Matt Wampler was the supervisor of the, some would say gruesome, job of relocating graves before water started covering them next month.  Matt had won the bid for relocating the old Brandy Creek Cemetery to higher ground before the waters behind the new dam started flooding what had been the old communities of Brandy and Bourbon, both so named from the freely flowing kegs of yore.

It was a mix of old and new graves. Some of the sites dated back to the Gold Rush days when the area was host to California’s second major gold find. It was said that gold was on the surface back then, needed no picks, or even shovels, to gather it up.

Others were fairly recent. While the soon-to-be-covered towns were technically ghost towns, the cemetery was still active, popular with descendants of the early pioneers.

But having two too many graves was unsettling. He had hired a crew of five to dig the new graves, dig-up the old and rebury the remains. He suspected that his crew had got a little over eager when digging fresh sites with the backhoe and had simply lost count. He had let them go, all except for Paul. He briefly considered that he and his sole helper could uncover all to find the empties, and then decided that they didn’t really have to go to that extreme; that they only needed to poke a rod down to find the empty ones.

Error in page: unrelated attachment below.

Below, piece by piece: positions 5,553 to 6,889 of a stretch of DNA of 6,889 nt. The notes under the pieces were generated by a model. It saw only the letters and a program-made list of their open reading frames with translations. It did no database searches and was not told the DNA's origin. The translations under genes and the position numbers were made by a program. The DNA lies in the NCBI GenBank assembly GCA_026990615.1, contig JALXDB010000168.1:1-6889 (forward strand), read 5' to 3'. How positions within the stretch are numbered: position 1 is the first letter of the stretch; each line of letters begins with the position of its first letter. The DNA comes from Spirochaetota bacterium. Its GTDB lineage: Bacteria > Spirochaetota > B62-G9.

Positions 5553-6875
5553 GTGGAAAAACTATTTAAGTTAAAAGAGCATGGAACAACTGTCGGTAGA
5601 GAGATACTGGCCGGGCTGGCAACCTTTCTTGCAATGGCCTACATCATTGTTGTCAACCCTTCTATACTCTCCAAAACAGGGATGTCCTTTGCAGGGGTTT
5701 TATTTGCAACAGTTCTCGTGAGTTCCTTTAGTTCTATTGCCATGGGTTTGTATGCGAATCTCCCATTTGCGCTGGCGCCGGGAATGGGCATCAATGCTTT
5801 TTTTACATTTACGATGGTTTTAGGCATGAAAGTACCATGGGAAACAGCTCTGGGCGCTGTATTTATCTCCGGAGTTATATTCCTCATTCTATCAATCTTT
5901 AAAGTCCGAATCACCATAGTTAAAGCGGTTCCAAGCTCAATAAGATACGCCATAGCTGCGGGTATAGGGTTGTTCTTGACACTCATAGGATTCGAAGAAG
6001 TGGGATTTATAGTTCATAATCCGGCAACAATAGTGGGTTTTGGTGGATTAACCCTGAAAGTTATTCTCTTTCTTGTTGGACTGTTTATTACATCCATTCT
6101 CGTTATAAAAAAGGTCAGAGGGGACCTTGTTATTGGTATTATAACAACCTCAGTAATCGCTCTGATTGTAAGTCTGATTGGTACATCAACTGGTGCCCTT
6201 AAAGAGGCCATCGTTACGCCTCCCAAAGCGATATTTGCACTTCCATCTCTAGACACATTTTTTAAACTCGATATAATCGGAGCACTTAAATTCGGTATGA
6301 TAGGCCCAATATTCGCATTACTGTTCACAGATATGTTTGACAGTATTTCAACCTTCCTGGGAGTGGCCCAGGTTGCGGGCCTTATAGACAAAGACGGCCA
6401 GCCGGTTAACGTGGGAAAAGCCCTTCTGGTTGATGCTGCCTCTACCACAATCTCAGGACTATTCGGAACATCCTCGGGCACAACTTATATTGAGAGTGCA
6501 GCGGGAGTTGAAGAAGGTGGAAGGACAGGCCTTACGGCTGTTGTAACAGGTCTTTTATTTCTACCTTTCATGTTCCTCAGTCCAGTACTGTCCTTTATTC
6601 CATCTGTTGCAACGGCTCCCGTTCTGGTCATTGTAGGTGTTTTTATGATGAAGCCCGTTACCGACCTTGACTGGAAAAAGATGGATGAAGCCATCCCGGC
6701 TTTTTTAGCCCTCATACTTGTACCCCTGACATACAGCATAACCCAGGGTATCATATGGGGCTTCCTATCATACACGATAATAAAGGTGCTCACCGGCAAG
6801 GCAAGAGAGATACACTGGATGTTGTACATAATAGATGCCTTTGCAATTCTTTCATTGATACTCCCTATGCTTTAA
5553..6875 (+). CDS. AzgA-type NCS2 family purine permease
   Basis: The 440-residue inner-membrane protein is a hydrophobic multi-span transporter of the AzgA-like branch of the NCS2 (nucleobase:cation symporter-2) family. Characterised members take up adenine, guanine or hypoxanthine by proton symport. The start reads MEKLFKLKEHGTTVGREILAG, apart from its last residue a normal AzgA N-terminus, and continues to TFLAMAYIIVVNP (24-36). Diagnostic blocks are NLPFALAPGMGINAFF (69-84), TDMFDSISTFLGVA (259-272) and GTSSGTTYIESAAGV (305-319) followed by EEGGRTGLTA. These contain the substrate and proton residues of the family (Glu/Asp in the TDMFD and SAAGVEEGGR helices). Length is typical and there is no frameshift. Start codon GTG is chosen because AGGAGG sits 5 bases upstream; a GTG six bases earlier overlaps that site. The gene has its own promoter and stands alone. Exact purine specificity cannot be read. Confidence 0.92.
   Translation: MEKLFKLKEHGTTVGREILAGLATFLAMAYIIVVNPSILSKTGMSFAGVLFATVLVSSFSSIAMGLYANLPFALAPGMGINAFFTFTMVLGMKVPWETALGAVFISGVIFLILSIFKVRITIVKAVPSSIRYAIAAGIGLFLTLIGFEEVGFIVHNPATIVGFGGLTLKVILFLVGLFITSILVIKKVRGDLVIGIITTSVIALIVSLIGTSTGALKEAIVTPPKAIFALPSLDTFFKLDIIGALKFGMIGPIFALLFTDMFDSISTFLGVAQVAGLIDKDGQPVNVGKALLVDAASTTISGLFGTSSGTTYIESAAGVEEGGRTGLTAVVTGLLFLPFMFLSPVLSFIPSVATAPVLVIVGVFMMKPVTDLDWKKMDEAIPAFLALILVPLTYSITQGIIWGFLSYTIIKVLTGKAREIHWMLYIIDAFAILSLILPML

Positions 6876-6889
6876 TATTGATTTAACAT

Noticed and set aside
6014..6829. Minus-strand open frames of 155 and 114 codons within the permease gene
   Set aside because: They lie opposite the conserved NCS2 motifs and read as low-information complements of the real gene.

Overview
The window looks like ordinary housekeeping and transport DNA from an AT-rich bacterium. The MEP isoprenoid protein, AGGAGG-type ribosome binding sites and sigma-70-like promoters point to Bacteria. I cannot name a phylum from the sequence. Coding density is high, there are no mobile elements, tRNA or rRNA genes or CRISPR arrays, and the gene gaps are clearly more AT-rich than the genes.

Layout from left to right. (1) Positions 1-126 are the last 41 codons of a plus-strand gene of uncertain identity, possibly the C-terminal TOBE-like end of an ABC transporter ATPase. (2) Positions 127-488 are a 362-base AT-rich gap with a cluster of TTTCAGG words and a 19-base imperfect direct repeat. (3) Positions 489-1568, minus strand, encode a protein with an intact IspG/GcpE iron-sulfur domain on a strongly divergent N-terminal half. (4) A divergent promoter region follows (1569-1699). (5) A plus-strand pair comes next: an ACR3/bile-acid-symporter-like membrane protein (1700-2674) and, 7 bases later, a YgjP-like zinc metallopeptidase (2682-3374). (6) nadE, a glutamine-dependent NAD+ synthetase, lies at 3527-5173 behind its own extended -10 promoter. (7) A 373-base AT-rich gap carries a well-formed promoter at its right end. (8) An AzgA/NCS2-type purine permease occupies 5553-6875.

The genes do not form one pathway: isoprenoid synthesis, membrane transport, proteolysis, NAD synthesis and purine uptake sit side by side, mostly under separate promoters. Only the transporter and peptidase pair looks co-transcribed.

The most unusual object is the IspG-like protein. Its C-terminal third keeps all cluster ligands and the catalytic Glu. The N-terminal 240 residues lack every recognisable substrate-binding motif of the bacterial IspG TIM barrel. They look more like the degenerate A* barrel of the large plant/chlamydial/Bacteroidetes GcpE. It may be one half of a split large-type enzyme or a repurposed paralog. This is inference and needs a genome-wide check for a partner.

They didn’t really need to check all either; only the twenty-three that were unmarked. The rest had markers.

He rang Paul on his cell, and explained the mystery. Paul said he’d be there the next morning with a couple of long rods for probing.

Contented, Matt decided to call it a day and enjoy the beauty of the new location. Situated on a small rise above the dam, it overlooked the soon to be lake. Scrub pines with their raucous Scrub Jays filled most of the hill side. But in clearings a cavalcade of color ran riot. The native wildflowers were in bloom.

Sighing, Matt pulled his lunch from his backpack in the shade. He ate the same thing most every time when he was working at the site; Cheddar cheese from a local creamery, salami from a local meat locker, and Ritz crackers. It was a meal that seemed made for graveyards. Well, not really. But it was one that he was used to.